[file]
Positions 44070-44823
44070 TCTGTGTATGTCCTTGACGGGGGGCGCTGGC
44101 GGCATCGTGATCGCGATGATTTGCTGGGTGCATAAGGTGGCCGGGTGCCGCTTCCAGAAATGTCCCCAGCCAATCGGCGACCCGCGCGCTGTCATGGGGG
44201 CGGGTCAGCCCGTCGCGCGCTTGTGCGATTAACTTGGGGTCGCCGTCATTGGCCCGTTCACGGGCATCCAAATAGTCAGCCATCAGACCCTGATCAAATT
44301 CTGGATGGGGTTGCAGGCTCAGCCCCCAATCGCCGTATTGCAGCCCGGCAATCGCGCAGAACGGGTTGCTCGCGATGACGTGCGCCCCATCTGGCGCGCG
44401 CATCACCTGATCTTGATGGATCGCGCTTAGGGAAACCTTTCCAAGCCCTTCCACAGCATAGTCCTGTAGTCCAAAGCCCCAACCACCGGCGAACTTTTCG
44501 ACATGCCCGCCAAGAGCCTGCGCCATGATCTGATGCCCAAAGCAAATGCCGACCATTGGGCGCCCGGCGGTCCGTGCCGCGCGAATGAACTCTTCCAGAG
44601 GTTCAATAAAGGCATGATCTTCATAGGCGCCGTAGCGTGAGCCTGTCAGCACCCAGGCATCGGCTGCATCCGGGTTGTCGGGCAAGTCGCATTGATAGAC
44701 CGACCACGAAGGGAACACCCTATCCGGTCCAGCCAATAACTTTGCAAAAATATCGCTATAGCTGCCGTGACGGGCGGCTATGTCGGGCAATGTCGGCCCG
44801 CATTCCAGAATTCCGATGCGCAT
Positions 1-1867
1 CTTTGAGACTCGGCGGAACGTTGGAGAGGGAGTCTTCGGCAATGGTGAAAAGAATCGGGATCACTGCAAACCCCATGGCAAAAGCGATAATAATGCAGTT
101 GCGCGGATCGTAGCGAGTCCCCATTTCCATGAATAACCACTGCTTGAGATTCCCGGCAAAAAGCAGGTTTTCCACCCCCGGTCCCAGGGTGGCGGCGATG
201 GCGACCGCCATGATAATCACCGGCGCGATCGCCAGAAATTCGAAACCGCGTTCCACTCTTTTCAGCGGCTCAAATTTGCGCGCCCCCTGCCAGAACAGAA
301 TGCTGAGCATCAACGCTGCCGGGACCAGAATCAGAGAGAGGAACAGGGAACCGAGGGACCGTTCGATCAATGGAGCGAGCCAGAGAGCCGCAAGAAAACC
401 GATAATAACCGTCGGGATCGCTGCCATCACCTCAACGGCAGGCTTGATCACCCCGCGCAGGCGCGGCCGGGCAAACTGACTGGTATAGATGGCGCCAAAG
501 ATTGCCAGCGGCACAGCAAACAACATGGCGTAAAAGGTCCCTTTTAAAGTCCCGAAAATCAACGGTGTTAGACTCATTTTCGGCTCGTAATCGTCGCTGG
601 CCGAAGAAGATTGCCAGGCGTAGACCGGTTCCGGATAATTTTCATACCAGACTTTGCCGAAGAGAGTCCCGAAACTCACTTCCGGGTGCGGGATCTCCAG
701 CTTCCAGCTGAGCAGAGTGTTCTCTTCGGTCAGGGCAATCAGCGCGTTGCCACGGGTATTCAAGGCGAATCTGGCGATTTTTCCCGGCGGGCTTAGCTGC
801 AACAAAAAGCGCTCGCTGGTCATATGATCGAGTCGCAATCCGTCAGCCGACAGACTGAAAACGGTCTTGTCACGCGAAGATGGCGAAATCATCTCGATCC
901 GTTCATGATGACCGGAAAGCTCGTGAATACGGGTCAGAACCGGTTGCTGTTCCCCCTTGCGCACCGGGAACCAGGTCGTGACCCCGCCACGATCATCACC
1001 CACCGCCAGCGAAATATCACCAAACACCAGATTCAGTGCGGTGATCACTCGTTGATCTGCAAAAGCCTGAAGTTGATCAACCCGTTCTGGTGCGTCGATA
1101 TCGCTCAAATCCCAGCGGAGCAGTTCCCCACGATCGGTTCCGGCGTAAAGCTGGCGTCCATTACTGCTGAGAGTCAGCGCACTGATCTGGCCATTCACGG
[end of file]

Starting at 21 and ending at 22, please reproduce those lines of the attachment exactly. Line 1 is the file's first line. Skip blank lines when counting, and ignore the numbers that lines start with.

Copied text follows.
901 GTTCATGATGACCGGAAAGCTCGTGAATACGGGTCAGAACCGGTTGCTGTTCCCCCTTGCGCACCGGGAACCAGGTCGTGACCCCGCCACGATCATCACC
1001 CACCGCCAGCGAAATATCACCAAACACCAGATTCAGTGCGGTGATCACTCGTTGATCTGCAAAAGCCTGAAGTTGATCAACCCGTTCTGGTGCGTCGATA